In Episode 17 of the Dewey Decibel podcast, American Libraries looks at the August 12 protests in Charlottesville, Virginia, from the perspective of the library world.
First, American Libraries Associate Editor and Dewey Decibel host Phil Morehart talks with John Halliday, director of Jefferson-Madison Regional Library in Charlottesville, and Krista Farrell, assistant director and manager of Jefferson-Madison’s Central Library. The Central Library sits on what was the front lines of the protests. Halliday and Farrell share how their community handled the events of that day.
Next, Morehart sits down with Jody Gray, director of the American Library Association’s (ALA) Office for Diversity, Literacy, and Outreach Services, and Kristin Pekoll, assistant director of ALA’s Office for Intellectual Freedom, to discuss ALA’s tracking of hate crimes at and in libraries and what libraries can do if they encounter hate.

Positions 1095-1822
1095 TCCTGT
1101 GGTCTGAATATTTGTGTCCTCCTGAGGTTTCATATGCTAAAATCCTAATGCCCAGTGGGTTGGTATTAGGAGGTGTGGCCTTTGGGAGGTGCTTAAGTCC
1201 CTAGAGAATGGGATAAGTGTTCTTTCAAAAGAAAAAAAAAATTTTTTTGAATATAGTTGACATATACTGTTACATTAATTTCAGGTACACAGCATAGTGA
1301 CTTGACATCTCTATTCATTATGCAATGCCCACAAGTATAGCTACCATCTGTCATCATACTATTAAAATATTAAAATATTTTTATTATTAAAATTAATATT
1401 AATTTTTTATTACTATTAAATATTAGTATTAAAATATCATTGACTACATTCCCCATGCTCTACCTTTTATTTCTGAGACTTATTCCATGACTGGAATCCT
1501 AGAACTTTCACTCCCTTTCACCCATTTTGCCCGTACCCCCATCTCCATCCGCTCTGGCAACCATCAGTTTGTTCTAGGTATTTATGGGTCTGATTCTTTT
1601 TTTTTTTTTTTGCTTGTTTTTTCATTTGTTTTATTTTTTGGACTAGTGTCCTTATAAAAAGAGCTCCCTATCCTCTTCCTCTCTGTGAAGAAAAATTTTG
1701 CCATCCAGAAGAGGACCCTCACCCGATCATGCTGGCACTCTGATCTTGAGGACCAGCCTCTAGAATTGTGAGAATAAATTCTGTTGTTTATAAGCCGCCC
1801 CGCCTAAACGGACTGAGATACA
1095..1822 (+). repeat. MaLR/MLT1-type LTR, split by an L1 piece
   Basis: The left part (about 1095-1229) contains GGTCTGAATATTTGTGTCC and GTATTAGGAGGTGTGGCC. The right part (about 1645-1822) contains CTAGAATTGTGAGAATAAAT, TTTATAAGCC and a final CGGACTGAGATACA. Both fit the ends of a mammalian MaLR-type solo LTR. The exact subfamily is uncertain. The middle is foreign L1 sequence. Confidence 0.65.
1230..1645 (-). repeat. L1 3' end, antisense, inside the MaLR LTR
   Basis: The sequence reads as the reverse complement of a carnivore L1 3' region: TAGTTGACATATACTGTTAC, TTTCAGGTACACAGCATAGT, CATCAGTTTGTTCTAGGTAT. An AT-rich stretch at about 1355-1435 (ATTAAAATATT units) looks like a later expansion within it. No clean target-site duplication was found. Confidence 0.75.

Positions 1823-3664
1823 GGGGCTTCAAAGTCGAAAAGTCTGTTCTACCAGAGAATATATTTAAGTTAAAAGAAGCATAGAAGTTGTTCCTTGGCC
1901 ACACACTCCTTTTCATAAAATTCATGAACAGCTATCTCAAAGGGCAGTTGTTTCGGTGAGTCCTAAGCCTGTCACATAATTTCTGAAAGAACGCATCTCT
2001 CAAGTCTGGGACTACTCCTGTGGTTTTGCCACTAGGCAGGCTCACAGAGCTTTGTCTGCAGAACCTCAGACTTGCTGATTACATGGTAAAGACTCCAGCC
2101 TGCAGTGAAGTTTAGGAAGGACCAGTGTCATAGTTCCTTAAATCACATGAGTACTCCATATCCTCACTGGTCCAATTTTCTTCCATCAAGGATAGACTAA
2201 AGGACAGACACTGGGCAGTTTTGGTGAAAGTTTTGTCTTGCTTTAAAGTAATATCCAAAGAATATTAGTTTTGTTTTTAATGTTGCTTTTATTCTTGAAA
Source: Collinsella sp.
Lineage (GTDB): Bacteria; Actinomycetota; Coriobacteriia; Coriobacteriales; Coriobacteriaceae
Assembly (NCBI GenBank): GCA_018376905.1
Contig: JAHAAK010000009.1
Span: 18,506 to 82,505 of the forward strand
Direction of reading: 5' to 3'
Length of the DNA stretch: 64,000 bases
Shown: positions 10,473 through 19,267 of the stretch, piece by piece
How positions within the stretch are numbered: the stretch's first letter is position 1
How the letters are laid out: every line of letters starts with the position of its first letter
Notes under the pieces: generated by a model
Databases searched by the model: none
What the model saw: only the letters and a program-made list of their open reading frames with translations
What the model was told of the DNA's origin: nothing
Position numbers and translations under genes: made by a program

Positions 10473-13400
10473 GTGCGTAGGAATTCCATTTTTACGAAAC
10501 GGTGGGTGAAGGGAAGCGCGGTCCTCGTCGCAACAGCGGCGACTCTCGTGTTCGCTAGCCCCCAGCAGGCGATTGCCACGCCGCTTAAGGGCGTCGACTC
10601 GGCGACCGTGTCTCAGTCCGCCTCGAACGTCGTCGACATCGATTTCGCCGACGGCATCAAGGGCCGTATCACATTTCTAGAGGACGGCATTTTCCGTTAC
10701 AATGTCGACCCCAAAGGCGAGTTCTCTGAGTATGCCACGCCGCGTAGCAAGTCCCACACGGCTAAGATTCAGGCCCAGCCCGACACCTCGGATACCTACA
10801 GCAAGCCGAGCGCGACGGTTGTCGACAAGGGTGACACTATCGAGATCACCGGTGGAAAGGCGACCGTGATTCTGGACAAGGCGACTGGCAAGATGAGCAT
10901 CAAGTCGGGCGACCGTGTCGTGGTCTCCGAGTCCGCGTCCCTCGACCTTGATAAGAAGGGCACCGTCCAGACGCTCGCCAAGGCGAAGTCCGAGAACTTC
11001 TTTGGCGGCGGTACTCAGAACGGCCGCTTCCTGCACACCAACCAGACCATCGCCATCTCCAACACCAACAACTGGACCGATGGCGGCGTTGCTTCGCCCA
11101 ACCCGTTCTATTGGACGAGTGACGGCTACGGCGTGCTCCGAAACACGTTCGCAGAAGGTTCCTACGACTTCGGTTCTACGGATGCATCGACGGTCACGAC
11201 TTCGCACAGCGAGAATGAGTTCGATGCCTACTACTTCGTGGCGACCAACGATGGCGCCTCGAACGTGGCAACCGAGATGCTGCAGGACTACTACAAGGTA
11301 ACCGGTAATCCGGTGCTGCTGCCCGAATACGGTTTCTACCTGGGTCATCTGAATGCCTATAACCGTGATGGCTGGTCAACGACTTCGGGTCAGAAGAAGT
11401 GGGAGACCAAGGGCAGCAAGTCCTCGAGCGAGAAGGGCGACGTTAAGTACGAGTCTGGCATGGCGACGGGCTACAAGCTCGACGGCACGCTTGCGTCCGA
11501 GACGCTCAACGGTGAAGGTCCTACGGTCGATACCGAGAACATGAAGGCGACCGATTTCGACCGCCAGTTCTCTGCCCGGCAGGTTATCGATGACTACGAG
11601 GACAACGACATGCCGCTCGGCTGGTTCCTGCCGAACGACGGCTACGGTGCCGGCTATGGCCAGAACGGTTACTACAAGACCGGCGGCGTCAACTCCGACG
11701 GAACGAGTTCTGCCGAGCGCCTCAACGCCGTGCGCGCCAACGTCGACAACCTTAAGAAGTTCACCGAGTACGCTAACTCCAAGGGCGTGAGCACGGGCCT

Finally, Morehart talks with Peter Berg, associate director for special collections and preservation at Michigan State University (MSU) Libraries. MSU Libraries holds a massive collection of extremist literature, paraphernalia, and other materials. Berg explains why it’s important for libraries and archives to save such materials.